triumphed not only over personal obstacles but the historic
injustices of racism and slavery, which is also inextricably
linked to colonialism in the Caribbean. Bahamians viewed the
inauguration of President Obama as a testament to the
strength of American democracy. In the avowedly Christian
and extremely socially conservative Bahamas, notably, even
preachers celebrated the historic victory over negative
historical legacies without regard to cultural or religious
concerns, such as gay rights. Referencing a prominent
pastor,s emotional commentary, one reporter referred to the
inauguration as a "symbol of mental emancipation", in a turn
of phrase that evoked Abraham Lincoln and Bob Marley
simultaneously. An editorial in a daily newspaper assessed
the significance of the Obama story for race relations in the
U.S. and concluded it was a lesson in political
color-blindness, for black Bahamians to emulate in the
future, echoing sentiments expressed by a variety of
commentators since the election resulting in a fair bit of
media controversy. COMMENT: The Deputy Prime Minister and
Minister of Foreign Affairs, Brent Symonette, is a white
Bahamian from a prominent political and business family whose
name is often mentioned as a potential successor to the Prime
Minister, Hubert Ingraham. END COMMENT.


4. (U) In the wake of the inauguration of the first
African-American president of the U.S., calculations of
national interest took a back seat to history and
partisanship was set aside. A leading opposition politician
set up TV screens to allow a primary school audience in his
constituency to view the swearing-in, while a government MP
aired a political spot on radio associating the Obama
inauguration with his own win in a court-ordered recount one
year ago. Ordinary Bahamians also joined the bandwagon.
Some congratulated Embassy staff spontaneously, the illegal
numbers racket (reportedly) did a brisk business in
Obama-associated combinations, and downtown vendors hoped the
Obama enthusiasm would give their souvenir sales a prolonged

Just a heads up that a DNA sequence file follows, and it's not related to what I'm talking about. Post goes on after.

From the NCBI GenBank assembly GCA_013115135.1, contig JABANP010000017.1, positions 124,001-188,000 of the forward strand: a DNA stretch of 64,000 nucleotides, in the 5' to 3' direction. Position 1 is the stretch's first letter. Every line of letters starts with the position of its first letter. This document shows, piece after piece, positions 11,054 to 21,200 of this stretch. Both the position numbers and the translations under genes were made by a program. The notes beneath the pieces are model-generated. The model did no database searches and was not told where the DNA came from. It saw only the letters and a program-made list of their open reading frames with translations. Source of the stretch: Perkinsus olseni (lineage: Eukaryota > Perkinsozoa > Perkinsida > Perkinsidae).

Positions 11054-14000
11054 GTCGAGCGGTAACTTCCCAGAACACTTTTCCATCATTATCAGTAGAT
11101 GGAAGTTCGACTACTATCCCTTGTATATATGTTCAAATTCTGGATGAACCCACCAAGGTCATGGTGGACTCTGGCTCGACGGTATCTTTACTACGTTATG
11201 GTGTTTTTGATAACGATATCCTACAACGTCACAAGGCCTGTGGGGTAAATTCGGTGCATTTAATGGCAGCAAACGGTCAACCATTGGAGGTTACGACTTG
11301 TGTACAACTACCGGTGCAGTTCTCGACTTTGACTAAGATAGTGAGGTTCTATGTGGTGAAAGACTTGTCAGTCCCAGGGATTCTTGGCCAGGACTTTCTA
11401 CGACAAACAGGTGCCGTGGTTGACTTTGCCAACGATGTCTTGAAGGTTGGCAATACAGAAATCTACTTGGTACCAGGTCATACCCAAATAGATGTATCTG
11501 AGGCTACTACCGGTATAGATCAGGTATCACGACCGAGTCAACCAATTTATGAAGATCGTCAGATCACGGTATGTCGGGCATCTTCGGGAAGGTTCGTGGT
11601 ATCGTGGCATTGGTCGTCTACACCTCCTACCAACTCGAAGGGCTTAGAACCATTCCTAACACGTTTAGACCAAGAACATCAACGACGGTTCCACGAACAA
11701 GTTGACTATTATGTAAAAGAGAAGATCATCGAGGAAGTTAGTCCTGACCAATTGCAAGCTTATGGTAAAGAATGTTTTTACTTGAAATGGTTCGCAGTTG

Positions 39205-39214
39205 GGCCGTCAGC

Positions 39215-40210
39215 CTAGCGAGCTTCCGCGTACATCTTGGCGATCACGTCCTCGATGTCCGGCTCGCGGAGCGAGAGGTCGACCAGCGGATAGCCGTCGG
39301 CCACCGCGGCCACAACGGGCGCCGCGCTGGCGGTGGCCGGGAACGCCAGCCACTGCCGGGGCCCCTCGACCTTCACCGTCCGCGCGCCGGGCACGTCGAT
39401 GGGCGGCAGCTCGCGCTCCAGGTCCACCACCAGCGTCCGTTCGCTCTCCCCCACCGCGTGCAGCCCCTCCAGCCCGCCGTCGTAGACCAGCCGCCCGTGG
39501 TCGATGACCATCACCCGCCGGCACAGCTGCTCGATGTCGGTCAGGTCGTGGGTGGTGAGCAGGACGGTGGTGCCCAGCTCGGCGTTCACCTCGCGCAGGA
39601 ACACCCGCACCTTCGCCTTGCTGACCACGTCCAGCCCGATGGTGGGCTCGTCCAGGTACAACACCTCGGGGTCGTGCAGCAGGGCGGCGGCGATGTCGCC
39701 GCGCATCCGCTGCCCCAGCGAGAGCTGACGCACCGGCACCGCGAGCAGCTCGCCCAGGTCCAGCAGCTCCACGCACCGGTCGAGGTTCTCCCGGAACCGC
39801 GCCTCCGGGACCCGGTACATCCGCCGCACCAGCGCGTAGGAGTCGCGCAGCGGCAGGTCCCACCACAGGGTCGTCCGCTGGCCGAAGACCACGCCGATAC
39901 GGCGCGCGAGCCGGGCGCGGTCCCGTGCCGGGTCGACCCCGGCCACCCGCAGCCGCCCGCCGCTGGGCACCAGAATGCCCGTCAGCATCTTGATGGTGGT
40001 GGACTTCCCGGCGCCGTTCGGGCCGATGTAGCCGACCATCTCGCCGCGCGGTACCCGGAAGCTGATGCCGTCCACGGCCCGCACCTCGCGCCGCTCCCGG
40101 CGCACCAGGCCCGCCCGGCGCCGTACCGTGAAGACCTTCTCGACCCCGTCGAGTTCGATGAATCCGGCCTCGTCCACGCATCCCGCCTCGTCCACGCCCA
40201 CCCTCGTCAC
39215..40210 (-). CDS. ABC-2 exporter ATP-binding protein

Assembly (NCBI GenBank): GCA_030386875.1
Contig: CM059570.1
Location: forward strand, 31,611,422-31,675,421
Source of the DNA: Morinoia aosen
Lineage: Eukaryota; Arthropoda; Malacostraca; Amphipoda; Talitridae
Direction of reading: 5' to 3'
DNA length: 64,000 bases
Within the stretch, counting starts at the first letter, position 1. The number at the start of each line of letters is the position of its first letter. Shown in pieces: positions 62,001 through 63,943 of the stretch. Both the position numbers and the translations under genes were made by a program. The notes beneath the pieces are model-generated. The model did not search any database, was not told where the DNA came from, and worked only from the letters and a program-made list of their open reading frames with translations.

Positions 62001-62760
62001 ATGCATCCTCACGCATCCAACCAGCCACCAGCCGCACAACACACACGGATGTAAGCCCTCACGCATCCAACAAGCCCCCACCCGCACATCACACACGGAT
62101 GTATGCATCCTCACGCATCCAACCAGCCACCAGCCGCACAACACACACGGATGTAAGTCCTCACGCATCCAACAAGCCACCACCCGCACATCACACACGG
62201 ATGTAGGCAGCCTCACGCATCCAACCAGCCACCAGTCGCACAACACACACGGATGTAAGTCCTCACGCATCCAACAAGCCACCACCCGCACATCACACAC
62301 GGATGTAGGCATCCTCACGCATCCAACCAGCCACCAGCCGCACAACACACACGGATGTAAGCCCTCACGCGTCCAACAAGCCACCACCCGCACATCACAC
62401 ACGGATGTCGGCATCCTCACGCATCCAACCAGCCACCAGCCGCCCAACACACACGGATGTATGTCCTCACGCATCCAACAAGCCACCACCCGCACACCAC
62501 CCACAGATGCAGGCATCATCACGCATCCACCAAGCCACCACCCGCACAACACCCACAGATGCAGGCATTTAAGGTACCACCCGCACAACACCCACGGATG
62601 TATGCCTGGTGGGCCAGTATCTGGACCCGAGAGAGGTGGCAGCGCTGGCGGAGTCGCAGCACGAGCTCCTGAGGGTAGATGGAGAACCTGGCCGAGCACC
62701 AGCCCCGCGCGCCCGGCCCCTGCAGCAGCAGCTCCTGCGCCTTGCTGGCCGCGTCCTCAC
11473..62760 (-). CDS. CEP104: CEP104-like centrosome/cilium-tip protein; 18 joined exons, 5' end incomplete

NASSAU 00000039 002 OF 002


lift. Bahamians followed the recent U.S. election cycle more
intensely and closely than any in memory due to the candidacy
of an African-American, with the vast majority supporting
Barack Obama (reftel).

--------------
PRESS REACTION OVERWHELMINGLY POSITIVE
--------------

5. (U) Broadcast networks covered the inauguration fully,
and media carried overwhelmingly positive views of the
inauguration of President Obama and the U.S. as a whole:

--The Tribune daily (circulation 15,000) front-page November
21 read "Bahamians celebrate as Obama makes history" and was
followed by three full pages of coverage, with a U.S.
commentary in place of an editorial.

--The Nassau Guardian daily (circulation 15,000), in addition
to front-page coverage and a photo spread, ran a story on
grass-roots reactions titled "Bahamians Proud of United
States" and quoted a well-known pastor and motivational
speaker at length, "Munroe: Obama A Symbol of Mental
Emancipation". An article in the business section, "Obama
too busy to talk tax?", quoted a former finance minister who
speculated that there would likely be no short-term pressure
"to toughen American tax laws" targeting offshore financial
centers, as some Bahamians had feared in the run-up to the
election.

-- The Bahama Journal daily's (circulation 7,500) ran several
stories, one quoting ordinary people and youth, titled
"Bahamians Moved By Change".
ZUNIGA-BROWN